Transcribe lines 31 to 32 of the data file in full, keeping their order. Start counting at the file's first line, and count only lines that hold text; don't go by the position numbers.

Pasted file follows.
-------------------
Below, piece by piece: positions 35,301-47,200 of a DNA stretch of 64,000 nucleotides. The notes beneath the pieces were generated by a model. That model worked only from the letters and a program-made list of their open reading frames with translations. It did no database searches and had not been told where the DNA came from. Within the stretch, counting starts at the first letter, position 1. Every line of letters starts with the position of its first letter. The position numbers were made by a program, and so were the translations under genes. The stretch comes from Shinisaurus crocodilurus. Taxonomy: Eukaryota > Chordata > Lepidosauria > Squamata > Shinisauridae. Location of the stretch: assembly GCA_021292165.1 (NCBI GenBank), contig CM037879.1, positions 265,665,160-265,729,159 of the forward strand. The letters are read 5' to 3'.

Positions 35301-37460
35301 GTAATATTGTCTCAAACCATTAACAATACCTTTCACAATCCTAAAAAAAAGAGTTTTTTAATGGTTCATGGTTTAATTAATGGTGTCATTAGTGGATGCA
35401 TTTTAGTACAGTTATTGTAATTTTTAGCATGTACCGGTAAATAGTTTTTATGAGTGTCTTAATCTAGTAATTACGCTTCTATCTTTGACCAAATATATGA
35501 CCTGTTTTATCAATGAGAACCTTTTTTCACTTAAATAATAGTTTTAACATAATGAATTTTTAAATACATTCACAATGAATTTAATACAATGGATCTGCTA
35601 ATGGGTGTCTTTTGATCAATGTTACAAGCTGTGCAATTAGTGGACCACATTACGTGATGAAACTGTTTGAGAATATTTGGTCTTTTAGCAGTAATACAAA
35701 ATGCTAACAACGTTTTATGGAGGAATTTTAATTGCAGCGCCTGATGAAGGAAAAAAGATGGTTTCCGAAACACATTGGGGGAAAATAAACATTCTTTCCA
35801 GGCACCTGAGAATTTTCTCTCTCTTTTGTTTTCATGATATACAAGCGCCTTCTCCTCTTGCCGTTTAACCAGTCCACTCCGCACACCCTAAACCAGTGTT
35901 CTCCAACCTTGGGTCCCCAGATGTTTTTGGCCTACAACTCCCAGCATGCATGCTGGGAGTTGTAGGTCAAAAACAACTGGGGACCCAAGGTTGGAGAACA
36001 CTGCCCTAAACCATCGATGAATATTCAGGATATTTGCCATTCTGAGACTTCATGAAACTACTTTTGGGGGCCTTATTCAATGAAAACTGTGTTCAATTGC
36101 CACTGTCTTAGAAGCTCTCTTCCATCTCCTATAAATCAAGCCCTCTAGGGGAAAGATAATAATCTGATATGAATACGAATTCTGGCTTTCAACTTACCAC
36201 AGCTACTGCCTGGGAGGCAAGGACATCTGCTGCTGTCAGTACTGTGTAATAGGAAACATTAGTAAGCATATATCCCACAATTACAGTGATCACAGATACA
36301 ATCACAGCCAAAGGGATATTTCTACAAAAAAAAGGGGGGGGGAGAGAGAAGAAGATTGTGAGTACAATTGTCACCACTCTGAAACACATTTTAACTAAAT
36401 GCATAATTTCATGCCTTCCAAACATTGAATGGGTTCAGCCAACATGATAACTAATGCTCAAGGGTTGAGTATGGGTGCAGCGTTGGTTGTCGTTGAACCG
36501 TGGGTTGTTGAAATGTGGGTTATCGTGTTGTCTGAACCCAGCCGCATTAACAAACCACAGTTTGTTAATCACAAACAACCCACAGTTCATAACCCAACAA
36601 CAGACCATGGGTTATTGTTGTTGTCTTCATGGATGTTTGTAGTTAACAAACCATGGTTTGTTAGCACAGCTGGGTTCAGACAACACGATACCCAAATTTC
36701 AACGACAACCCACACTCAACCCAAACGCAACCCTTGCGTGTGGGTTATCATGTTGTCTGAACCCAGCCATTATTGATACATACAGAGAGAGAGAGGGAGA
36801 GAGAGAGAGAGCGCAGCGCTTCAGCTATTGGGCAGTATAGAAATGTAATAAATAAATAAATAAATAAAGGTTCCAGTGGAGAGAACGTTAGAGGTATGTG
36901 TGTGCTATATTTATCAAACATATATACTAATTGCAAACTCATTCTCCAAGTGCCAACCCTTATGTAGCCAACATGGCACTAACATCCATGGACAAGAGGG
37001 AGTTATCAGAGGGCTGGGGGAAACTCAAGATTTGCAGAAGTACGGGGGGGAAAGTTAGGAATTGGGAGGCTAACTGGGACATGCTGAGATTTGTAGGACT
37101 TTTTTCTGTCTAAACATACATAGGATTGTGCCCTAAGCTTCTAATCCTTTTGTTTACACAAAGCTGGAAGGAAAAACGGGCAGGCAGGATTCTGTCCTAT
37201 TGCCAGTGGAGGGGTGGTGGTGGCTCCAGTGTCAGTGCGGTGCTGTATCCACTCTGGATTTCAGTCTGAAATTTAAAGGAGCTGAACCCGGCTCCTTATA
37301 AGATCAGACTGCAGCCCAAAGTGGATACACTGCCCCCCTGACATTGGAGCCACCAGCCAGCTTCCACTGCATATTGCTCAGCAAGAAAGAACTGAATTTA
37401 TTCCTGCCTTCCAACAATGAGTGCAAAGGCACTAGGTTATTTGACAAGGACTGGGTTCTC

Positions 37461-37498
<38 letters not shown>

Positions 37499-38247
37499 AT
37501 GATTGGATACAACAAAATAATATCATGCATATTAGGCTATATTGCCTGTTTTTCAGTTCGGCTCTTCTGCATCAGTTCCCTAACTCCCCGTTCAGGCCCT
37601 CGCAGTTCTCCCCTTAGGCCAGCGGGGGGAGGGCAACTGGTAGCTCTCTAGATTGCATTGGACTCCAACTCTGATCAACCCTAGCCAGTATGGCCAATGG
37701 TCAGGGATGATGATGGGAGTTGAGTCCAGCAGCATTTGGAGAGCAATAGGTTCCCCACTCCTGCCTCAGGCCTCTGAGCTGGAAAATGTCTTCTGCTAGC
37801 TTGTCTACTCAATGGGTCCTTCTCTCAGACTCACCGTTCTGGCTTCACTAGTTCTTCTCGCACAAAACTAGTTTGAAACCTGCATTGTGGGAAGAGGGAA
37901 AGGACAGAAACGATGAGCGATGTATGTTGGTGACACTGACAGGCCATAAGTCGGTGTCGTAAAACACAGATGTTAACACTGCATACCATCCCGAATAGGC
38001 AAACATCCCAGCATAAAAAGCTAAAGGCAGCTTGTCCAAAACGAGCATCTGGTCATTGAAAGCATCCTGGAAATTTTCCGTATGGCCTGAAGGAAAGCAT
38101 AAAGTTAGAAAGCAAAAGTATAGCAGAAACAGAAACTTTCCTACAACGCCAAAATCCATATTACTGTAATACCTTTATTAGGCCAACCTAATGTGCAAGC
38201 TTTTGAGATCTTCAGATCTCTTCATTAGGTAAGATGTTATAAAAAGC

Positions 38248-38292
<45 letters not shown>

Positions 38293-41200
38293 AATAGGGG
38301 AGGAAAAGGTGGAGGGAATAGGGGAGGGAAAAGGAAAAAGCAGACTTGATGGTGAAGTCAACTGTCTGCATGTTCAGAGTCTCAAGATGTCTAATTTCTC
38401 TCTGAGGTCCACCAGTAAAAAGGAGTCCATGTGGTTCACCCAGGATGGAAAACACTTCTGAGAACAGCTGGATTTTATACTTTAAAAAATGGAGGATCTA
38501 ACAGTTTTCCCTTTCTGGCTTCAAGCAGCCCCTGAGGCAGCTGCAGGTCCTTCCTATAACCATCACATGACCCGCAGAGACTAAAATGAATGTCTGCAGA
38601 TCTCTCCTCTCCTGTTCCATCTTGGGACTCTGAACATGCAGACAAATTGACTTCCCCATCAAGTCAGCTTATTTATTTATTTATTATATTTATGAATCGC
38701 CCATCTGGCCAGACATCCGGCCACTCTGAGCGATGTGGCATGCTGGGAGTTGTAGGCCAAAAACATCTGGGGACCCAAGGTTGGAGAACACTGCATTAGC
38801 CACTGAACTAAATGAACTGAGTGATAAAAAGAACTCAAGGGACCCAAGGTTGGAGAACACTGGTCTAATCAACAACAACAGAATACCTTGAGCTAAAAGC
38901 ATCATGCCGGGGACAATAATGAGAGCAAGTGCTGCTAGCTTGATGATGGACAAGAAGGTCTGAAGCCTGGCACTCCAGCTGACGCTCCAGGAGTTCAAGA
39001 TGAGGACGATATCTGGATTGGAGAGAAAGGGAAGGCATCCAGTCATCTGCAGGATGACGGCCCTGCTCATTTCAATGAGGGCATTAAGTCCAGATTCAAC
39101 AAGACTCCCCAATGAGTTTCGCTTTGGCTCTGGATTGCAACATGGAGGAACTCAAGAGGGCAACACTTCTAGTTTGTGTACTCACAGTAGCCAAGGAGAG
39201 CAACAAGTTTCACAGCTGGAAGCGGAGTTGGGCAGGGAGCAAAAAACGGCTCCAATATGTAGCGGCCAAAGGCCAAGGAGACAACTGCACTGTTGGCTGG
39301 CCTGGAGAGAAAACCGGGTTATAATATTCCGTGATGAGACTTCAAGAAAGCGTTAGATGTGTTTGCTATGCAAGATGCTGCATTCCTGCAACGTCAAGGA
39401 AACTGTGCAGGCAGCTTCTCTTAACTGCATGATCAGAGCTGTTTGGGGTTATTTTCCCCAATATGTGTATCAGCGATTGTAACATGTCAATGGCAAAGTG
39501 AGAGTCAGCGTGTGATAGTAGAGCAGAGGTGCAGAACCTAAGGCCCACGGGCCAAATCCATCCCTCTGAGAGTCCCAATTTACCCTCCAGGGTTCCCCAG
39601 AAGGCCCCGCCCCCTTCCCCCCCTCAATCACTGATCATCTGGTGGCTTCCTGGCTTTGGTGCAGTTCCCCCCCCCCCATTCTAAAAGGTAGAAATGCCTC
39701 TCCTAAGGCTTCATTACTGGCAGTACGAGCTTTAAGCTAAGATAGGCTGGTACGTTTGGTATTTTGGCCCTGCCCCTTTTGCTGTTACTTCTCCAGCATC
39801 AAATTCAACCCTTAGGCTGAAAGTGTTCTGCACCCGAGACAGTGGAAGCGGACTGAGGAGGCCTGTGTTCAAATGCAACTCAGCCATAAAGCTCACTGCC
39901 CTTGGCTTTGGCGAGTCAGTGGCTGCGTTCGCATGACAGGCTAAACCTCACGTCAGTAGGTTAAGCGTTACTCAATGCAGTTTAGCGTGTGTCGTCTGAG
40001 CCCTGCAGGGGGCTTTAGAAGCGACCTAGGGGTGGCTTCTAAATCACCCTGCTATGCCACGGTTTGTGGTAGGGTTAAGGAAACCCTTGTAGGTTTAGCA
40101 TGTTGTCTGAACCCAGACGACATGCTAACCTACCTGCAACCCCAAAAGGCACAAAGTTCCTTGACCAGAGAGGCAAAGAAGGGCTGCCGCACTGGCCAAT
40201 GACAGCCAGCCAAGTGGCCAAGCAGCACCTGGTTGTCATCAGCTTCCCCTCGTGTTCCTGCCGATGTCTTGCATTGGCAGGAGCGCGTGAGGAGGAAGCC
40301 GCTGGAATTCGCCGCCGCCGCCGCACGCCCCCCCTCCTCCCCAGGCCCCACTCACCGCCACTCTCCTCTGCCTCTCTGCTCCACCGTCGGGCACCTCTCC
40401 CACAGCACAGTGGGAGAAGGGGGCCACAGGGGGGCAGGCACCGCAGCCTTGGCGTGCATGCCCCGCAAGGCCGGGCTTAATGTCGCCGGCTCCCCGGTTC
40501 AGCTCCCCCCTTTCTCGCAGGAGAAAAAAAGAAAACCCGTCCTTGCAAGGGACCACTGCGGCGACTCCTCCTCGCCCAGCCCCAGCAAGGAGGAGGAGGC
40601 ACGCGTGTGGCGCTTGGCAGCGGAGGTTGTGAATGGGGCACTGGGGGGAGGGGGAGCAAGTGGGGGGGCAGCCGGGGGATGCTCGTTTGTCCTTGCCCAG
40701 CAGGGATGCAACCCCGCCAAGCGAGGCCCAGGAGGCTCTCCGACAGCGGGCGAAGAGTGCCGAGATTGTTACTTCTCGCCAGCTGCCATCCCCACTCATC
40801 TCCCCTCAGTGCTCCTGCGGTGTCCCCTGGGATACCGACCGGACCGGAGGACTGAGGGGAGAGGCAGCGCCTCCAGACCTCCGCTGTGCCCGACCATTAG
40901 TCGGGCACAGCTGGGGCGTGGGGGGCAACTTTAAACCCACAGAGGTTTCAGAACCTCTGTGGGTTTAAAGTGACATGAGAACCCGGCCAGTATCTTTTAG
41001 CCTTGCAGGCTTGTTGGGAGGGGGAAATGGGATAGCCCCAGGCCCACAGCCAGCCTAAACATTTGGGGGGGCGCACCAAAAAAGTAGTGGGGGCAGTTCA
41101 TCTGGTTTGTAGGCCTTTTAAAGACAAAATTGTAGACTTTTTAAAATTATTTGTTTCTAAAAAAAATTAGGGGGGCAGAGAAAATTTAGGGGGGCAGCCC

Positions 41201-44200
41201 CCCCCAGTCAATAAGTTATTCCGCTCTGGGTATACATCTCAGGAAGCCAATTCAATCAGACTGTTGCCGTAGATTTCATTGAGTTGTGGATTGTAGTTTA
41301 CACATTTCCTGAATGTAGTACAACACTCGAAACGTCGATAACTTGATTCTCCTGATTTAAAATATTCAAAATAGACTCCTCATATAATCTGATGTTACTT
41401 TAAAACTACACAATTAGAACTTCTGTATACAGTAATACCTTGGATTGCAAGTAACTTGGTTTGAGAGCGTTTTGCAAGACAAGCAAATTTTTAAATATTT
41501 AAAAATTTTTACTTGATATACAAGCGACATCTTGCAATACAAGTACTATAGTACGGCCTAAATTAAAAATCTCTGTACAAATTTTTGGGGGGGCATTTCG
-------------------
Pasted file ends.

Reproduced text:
37701 TCAGGGATGATGATGGGAGTTGAGTCCAGCAGCATTTGGAGAGCAATAGGTTCCCCACTCCTGCCTCAGGCCTCTGAGCTGGAAAATGTCTTCTGCTAGC
37801 TTGTCTACTCAATGGGTCCTTCTCTCAGACTCACCGTTCTGGCTTCACTAGTTCTTCTCGCACAAAACTAGTTTGAAACCTGCATTGTGGGAAGAGGGAA